Following Sweeney, ABC President of Sales and Marketing Geri Wang used buzz words like “data,” “scale,” and “automation” to describe the development of its partnership with advertisers. Paul Lee, President of ABC Entertainment Group, described ABC as “THE social network.” Lee explained the strategy behind the 2014-15 lineup as one that protects the stability of the schedule and uses the strongest shows to launch new shows.
After the presentation of programming, Jimmy Kimmel, host of ABC’s late night program Jimmy Kimmel Live, took the stage and made light of the changing tides of the primetime rankings, joking that seeing NBC as a number one network “is like seeing your uncle who works at Arby’s get a Masters [degree].” Kimmel got a rise out of the crowd by likening programmatic buying, a term everyone uses but few understand, to “the gluten of advertising.”
Wednesday afternoon CBS’s presentation opened with a performance from The Good Wife’s Alan Cumming, who recently reprised his role as the Emcee in Cabaret on Broadway. After the performance and introduction of the cast of CBS’s hit show, President and Chief Executive Officer of CBS Corporation Les Moonves took the stage boasting that, yet again, CBS was the “most watched network on TV.” Impressively, CBS received this title for the 11th time in 12 years, proving that, unlike Kimmel’s depiction of the CBS audience being like a Sasquatch (he’s heard they exist but has never met one), CBS programs have a large following. Moonves said he felt that the industry is currently in the best era yet for television, across all platforms, and that the focus of the network is to bring content to people however they want to view it.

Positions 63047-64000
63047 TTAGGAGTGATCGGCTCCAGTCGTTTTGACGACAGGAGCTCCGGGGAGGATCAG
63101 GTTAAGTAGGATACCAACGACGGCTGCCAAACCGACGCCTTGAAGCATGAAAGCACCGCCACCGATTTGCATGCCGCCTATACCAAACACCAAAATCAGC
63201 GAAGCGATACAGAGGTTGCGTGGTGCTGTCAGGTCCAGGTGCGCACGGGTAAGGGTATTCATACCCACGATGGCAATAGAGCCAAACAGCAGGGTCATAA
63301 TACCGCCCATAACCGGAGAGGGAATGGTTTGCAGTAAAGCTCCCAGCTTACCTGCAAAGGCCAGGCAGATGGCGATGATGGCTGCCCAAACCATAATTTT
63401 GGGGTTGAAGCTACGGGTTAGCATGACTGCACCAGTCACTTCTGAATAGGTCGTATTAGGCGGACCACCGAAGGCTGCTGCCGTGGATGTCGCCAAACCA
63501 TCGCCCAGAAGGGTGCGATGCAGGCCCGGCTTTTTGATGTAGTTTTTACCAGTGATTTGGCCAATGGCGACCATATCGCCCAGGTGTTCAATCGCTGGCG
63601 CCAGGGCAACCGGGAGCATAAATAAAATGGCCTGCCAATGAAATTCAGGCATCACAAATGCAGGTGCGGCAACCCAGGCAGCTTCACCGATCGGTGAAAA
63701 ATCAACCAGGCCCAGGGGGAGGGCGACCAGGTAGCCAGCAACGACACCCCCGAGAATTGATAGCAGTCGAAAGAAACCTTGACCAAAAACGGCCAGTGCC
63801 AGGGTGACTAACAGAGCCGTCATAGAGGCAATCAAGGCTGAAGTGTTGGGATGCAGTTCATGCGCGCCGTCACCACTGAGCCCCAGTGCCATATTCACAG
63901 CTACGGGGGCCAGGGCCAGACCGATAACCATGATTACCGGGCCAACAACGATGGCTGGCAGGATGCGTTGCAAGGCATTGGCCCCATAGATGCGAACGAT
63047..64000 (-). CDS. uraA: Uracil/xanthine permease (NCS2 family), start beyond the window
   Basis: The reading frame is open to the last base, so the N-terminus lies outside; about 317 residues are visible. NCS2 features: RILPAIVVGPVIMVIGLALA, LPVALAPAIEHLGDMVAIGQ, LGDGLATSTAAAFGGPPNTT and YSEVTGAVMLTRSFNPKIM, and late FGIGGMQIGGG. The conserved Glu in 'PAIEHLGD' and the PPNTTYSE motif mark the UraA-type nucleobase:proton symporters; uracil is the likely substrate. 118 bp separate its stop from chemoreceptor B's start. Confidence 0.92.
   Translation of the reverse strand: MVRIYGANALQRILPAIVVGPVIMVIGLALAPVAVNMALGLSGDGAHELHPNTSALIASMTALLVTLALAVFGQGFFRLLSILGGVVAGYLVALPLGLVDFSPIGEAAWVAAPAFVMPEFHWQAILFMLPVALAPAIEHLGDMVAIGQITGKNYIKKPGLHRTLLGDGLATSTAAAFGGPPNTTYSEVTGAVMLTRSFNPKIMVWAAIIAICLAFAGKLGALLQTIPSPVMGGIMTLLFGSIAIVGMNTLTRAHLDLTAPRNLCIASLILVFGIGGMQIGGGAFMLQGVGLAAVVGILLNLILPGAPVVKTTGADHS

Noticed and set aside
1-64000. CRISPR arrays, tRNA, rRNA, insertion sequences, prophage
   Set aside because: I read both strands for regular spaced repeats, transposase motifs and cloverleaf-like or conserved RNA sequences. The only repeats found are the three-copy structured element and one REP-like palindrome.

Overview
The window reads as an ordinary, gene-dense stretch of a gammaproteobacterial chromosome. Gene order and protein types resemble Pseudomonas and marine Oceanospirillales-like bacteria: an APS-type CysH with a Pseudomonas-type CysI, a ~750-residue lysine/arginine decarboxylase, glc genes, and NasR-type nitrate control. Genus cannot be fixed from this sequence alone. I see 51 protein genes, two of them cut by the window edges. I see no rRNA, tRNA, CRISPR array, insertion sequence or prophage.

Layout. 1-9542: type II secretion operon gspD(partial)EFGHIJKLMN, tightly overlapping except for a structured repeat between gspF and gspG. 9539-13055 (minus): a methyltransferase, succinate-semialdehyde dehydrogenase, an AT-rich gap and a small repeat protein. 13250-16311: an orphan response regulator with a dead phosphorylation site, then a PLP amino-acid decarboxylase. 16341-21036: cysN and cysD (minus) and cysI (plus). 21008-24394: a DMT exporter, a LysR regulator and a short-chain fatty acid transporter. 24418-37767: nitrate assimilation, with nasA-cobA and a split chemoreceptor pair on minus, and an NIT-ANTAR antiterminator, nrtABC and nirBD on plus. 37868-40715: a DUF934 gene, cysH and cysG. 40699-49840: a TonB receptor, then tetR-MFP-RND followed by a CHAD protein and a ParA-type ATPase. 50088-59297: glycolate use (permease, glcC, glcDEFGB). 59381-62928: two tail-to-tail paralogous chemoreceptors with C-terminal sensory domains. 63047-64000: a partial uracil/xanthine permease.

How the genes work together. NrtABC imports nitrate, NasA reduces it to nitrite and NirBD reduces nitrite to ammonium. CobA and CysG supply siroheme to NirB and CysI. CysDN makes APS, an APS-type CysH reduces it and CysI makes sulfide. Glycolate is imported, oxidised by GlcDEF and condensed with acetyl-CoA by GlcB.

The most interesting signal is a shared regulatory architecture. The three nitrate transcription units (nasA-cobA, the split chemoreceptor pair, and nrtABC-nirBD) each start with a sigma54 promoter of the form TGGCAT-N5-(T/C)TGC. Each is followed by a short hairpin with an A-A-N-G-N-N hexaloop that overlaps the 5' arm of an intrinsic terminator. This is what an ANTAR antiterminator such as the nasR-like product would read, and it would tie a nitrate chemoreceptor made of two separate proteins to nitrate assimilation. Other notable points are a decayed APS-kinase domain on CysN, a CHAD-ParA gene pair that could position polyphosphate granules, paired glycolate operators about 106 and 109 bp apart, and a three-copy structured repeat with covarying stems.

Looking ahead to the fall, CBS is very excited about Thursday Night Football joining its schedule. Because of the major change to their line-up, CBS will be spreading its premieres across several weeks this fall. Stability and consistency were the key messages of CBS’s programming presentation, with the network adding only five new programs to the schedule.
NBC was the first to complete its Upfront sales by the end of June, selling inventory at a 7.5% to 8% increase over 2013-14. NBC approached the Upfront with one portfolio that included broadcast, cable, and digital sold together. Fox closed out its Upfront securing only 2.5% to 3.5% increases in pricing, with as much as a 15% drop in dollar volume year over year. This modest increase in pricing may be the result of the C7 deals negotiated by the network, meaning that advertisers must pay for seven days of viewership as opposed to the current industry standard of three. Agencies are less likely to pay a premium for this type of guarantee. ABC and CBS have essentially completed negotiating their Upfront deals. ABC secured increases ranging from 4% to 5%, down from 7-8% in 2013-14, and CBS has not yet commented on pricing.
This was the first Upfront where networks and agencies negotiated guaranteed deals on a C7 basis. C3 remains the industry norm, but with networks pushing to get paid for additional days of DVR viewership, it will be interesting to see how this shapes the future landscape of network television and what the impact will be for advertisers.